It wasn’t his body but a shell containing
ten years of indiscretions mistaken for love.
He laid in the hospital bed every other month
like a rotting seed pod, hollow and rattling,
a specimen poked and stuck with the mercy of clinical trials,
His eyes, slits or slots, open long enough
to see another yellow swab stuffed into the bin;
awake long enough to hear the hushed mumbling
of doctor to nurse each time wondering if they
were discussing his cell count or the weather;
Was it cloudy or just the darkness of the sun
muted through tinted glass?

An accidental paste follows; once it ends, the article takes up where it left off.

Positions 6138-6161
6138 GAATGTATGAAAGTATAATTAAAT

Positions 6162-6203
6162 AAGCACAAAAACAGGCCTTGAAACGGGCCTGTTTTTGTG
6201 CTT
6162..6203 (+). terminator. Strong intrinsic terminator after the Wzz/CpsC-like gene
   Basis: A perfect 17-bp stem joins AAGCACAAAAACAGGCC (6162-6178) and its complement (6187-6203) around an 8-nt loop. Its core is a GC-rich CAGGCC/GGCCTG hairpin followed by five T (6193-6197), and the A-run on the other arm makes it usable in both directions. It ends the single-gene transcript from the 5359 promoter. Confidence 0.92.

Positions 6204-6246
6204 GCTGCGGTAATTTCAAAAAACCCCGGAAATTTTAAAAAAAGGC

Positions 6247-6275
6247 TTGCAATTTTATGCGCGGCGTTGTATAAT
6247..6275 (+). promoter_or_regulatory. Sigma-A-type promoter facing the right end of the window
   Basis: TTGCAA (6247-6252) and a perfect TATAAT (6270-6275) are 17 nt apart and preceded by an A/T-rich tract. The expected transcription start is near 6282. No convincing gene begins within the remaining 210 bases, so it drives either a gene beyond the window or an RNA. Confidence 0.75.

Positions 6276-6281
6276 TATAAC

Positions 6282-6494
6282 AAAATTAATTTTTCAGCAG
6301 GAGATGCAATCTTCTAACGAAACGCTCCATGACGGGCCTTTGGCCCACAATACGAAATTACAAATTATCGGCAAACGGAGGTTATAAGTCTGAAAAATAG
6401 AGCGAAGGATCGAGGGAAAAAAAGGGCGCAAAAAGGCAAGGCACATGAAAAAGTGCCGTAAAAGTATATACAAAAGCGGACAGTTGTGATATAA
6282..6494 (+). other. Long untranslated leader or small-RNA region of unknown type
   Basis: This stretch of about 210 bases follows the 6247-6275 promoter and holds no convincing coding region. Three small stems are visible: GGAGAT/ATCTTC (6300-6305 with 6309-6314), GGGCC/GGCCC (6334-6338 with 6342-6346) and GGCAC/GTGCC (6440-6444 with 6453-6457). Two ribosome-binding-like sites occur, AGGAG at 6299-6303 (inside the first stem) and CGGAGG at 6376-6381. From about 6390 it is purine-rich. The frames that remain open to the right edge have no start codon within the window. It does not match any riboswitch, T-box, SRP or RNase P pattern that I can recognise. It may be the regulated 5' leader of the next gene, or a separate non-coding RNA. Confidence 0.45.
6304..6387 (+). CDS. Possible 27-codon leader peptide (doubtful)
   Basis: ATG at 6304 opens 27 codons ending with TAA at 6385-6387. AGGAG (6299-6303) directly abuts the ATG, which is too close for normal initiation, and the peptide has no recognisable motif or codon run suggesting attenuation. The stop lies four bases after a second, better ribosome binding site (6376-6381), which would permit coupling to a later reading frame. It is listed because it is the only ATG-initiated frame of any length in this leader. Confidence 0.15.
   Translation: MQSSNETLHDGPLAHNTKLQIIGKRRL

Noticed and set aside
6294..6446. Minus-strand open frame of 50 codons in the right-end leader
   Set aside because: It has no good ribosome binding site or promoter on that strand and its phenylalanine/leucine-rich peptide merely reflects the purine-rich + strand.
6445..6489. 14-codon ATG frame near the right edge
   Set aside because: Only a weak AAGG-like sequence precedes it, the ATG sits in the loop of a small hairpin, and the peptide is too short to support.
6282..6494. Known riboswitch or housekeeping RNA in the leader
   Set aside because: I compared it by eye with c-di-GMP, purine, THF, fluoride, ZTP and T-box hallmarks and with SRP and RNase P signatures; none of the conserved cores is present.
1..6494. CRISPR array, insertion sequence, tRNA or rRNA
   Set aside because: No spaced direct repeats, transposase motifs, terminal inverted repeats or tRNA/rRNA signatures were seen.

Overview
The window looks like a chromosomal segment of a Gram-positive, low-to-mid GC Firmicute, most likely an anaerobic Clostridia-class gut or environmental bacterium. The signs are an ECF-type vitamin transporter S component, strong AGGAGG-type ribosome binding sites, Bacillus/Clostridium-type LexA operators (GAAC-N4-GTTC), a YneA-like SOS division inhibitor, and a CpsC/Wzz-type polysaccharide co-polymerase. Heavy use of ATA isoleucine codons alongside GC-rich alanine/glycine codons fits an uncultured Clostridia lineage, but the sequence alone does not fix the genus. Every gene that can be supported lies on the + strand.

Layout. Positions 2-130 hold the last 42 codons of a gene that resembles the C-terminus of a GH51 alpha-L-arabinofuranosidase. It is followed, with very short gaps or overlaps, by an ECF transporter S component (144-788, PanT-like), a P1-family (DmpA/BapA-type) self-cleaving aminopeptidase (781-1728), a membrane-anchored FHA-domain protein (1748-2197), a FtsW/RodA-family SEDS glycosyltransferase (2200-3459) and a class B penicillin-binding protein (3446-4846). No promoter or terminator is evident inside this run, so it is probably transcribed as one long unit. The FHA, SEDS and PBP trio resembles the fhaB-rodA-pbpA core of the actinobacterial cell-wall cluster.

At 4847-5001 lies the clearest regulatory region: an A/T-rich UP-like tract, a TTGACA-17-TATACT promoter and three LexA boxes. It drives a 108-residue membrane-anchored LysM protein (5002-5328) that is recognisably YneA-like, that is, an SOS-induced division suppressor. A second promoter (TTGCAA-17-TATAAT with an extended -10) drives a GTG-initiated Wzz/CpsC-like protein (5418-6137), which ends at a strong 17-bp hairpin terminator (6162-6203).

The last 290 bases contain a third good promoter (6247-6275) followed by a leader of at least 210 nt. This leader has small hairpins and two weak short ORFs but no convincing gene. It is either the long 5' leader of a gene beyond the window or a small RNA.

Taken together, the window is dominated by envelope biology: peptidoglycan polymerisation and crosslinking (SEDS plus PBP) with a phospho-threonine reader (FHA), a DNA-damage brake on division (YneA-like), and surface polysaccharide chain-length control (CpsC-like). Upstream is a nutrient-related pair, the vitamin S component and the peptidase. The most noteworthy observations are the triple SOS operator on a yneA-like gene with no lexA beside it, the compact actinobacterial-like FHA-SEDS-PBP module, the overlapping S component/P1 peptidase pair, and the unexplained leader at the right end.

His frame so thin when he coughed his chest
caved more than heaved, and weren’t we lucky
to find a good vein today?
The slots closed once again, the pod folded,
the stemmed head crushed, dropped to the dirt
waiting for rain.
Carly Bryson lives in Houston, Tx and writes poetry and prose dealing with social and political topics and the dynamics of being human. She has some work published in a few journals, most recently Calliope Nerve.